Treasury CS Ukur Yattani read the budget promising to stimulate the economy and safeguard jobs and businesses. The 2020/21 budget will be financed by tax revenue, financial aid, and debt.
Yattani noted that tax revenue is estimated to reduce slightly to Ksh1.621 trillion in FY 2020/21 compared to the target of Ksh1.64 trillion in FY2019/20. These estimates remain overambitious given the prevailing economic conditions; COVID-19 pandemic, locust invasion, and floods that threaten food security.
Therefore, in a bid to increase the tax revenues, the treasury announced some tax-related changes. Among the raft of measures announced are;
Direct Tax Measures
Direct tax measures imply the deduction of tax dues on a person’s income or profits rather than on goods and services. These will take effect on 1 January 2021:
- Digital service tax 1.5% – Titus Mukora from PwC Kenya says this will tax gross transaction values for businesses involved in selling electronic event tickets, software programmes, web hosting services, and downloadable digital content.
- The imposition of a minimum tax of 1% on the gross turnover for taxpayers who are carrying out business and thus earning revenue but their tax payable is lower than 1% of their gross turnover
- Tax on rental income: Expansion of the residential rental income tax bracket from KSh10 million to KSh15 million. This proposal will enable more people to utilize the simplified tax regime who were otherwise locked out due to the KSh10 million limit. The tax is payable on a monthly basis.
- The introduction of an ‘additional duty’ on goods entered for home use from EPZs
- Interest income earned by a Home Ownership Savings Plan (HOSP) depositor shall be fully taxable. Currently, any interest income earned by a depositor on deposits of up to KSh3 million to a registered HOSP is exempt from tax.
- Monthly or lump sum pension granted to a person who is 65 years of age or more; and bonuses, overtime and retirement benefits paid to low-income employees shall become taxable
- The incomes of a registered HOSP which runs counter to the housing agenda
- Incomes of the National Social Securities Fund (NSSF) and this may affect retirement savings
Indirect Tax Measures
The occurrence of the COVID-19 pandemic has seen the government introduce a raft of tax measures meant to cushion taxpayers from adverse effects of the pandemic. In this case, Job Kabochi from PwC Kenya says that there has been a reduction of VAT from 16% to 14%. However, no need to celebrate too early as Yattani introduced indirect taxes that will see commodity prices rise, making life hard for financially strained households.
Changed VAT Status from Exempt to Standard-Rated
This implies that the products shall become taxable at the general rate which is currently 14%:
- Plant, machinery, and equipment used in the construction of a plastics recycling plant
- Transfer of business as a going concern
- Hiring/leasing/chartering helicopters
- Supply of aircrafts, aircraft launching gear and parts, New pneumatic tyres for use in aircrafts, air combat simulators and parts
- Insurance and securities brokerage services
- One personal motor vehicle, excluding buses and minibuses of seating capacity of more than eight seats, imported by a public officer returning from a posting in a Kenyan mission abroad and another motor vehicle by his spouse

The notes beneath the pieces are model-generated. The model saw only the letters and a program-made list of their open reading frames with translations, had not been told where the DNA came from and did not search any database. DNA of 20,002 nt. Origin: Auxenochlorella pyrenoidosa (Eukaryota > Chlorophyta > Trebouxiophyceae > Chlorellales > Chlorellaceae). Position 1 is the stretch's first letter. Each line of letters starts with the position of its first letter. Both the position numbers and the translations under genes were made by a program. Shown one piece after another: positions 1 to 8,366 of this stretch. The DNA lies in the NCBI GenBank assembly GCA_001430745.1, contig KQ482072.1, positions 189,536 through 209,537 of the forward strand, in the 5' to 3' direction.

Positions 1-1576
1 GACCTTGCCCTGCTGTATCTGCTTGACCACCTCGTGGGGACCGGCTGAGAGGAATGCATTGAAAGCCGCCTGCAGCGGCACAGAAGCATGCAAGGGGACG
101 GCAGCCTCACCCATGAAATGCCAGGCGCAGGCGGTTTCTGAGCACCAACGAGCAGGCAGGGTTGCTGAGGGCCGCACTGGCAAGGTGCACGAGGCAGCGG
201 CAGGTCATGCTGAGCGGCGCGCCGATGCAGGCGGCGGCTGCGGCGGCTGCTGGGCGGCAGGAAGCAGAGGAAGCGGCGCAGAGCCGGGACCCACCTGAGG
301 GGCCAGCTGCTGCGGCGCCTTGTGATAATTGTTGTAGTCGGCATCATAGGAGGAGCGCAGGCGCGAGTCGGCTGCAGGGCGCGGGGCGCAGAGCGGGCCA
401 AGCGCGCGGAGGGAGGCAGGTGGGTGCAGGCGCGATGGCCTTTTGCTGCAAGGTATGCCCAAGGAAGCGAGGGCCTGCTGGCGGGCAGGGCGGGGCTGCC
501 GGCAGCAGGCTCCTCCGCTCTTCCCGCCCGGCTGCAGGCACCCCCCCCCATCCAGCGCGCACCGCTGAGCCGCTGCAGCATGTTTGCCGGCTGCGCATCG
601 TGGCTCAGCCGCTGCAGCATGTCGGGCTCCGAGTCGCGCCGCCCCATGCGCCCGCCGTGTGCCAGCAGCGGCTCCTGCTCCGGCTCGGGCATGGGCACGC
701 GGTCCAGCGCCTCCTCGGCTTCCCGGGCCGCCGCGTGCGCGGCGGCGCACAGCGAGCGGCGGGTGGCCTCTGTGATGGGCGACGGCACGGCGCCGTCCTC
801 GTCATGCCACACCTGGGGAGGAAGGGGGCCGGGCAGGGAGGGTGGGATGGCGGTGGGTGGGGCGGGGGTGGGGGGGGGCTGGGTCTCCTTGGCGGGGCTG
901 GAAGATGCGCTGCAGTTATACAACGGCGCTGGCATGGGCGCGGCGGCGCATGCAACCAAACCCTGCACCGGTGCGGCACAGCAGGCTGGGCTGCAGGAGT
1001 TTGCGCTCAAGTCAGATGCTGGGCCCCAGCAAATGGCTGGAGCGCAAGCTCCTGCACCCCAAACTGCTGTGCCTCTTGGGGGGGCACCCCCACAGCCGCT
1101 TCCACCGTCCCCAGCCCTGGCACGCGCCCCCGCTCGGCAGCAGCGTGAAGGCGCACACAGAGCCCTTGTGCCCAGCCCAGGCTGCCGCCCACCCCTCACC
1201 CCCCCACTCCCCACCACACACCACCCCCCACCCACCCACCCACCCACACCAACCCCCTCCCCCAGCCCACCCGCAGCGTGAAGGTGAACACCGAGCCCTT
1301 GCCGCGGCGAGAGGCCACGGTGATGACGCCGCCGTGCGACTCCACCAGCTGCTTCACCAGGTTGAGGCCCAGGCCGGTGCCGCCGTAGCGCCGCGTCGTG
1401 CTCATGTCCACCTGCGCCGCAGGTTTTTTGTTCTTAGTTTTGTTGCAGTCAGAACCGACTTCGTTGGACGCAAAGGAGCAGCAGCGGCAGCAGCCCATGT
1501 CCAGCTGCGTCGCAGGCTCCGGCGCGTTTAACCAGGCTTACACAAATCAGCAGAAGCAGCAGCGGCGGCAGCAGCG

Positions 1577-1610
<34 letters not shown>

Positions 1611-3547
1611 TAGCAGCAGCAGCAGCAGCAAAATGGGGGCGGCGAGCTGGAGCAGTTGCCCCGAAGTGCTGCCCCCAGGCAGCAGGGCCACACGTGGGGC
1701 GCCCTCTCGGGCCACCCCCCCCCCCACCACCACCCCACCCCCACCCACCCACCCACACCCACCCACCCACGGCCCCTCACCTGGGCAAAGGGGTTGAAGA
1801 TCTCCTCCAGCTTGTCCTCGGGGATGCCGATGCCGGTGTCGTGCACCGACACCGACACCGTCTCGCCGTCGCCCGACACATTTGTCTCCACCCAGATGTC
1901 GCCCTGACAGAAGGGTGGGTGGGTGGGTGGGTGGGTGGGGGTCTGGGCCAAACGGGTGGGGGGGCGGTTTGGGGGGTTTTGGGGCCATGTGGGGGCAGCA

- LPG increased due to taxation of supply of liquefied petroleum gas which is currently zero-rated
- Inputs or raw materials for electric accumulators and separators, including lead battery separator rolls, whether or not rectangular or square, supplied to manufacturers of automotive and solar batteries in Kenya.
- Specialised solar equipment and accessories, including solar water heaters and deep cycle-sealed batteries which exclusively use or store solar power
- Taxable goods locally purchased or imported by manufacturers or importers of clean cooking stoves for direct and exclusive use in the assembly, manufacture or repair of clean cook stoves
Changed Status from Standard-Rated to Exempt
The following items were exempted from VAT:
- Raw materials and inputs for manufacture of masks, sanitizers, ventilators and personal protective equipment including coveralls and face shields are exempt intended to provide relief towards COVID19 containment
- VAT exemption on maize (corn seeds)
- VAT exemption on ambulance services
- All inputs used for manufacture of baby diapers
Protection of Local Industries
In his address, Yattani reiterated the government’s efforts to protect the local industry. In this case, he proposed a review of the contracting framework for infrastructure projects in order to ensure greater participation of local contractors in line with the “Buy Kenya, Build Kenya” theme:
- 35% import duty on imported iron and steel products meant to promote the use of locally manufactured iron sheets
- 25% on paper and paper board products
- Inputs for assembly or manufacture of mobile phones will be imported duty-free
- 25% import duty for leather and footwear
- 35% import duty on electrical parts and accessories
Curb Tax Cheats
Businesses will be required to maintain records for all transactions in steps geared towards curbing tax fraud and avoidance. In addition, Yattani introduced a tax amnesty programme with effect from 1 January 2021. The amnesty is expected to run for 3 years and shall apply to tax liabilities that accrued within a period of five years prior to 1 July 2020. A taxpayer who voluntarily discloses to the Commissioner their tax liabilities (including material facts) will be granted relief from penalties and interest on the tax disclosed.